We, at the height, are ready to decline.
There is a tide in the affairs of men,
Which, taken at the flood, leads on to fortune;
Omitted, all the voyage of their life
Is bound in shallows, and in miseries.
On such a full sea are we now afloat;
And we must take the current when it serves,
Or lose our ventures.

Then, with your will, go on;
We'll along ourselves, and meet them at Philippi.

Bru. The deep of night is crept upon our talk,
And nature must obey necessity;
Which we will niggard with a little rest.
There is no more to say ?

No more.

Good night ; Early to-morrow will we rise, and hence. Bru. Lucius, my gown. [Exit Lucius.] Farewell,

good Messala ;Good night, Titinius :-Noble, noble Cassius, Good night, and good repose.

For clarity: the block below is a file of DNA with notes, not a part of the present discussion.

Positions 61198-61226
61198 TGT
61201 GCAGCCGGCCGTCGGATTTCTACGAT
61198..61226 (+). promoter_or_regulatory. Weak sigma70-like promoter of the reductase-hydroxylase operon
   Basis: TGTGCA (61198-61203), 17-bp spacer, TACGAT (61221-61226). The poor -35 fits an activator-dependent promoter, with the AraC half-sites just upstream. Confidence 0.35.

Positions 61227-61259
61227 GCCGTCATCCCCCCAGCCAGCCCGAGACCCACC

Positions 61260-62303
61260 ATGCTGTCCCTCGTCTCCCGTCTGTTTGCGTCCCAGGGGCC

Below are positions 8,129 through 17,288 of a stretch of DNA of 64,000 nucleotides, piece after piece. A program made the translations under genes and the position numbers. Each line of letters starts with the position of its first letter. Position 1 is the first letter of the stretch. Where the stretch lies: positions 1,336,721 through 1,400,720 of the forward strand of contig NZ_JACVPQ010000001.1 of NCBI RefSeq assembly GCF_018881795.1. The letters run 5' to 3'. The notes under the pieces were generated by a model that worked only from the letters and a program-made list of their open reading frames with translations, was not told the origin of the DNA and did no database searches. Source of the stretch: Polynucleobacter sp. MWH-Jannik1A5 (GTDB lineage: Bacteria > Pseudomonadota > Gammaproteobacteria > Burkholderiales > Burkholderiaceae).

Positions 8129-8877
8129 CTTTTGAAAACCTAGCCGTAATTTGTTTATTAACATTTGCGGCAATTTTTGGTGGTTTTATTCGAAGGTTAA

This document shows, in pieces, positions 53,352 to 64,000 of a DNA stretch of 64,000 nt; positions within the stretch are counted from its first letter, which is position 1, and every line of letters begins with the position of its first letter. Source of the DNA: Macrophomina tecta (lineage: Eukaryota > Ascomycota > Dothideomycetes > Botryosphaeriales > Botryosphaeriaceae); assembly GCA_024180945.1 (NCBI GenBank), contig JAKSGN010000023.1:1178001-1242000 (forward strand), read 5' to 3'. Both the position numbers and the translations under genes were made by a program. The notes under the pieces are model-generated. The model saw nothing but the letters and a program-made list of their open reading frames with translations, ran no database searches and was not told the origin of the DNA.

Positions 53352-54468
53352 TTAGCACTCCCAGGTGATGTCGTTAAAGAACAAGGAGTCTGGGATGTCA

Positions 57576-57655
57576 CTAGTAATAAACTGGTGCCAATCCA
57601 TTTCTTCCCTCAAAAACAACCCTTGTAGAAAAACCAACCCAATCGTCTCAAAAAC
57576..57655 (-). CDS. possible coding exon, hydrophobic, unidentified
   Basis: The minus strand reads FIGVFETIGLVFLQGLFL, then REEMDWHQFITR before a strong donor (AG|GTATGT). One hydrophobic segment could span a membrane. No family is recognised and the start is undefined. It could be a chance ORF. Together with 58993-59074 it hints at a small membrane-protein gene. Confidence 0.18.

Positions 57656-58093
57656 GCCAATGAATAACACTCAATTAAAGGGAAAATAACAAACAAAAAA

O my dear brother!
This was an ill beginning of the night:
Never come such division 'tween our souls !
Let it not, Brutus.

Every thing is well.
Cas. Good night, my lord.

Good night, good brother.
Tit. Mes. Good night, lord Brutus.

Farewell, every one. [Exeunt Cas., Tit., and Mes.

Re-enter Lucius, with the

gown. Give me the gown. Where is thy instrument ?

Luc. Here in the tent.

What, thou speak'st drowsily
Poor knave, I blame thee not; thou art o'erwatched.
Call Claudius, and some other of my men ;
I'll have them sleep on cushions in my tent.
Luc. Varro, and Claudius !

Enter VARRO and CLAUDIUS. Var. Calls


lord ? Bru. I pray you, sirs, lie in my tent, and sleep; It may be I shall raise you by and by On business to my brother Cassius. Var. So please you, we will stand, and watch your

pleasure. Bru. I will not have it so: lie down, good sirs ; It may be I shall otherwise bethink me. Look, Lucius, here's the book I sought for so; I put it in the pocket of my gown.

Servants lie down. Luc. I was sure your lordship did not give it me.

Bru. Bear with me, good boy, I am much forgetful.
Canst thou hold up thy heavy eyes awhile,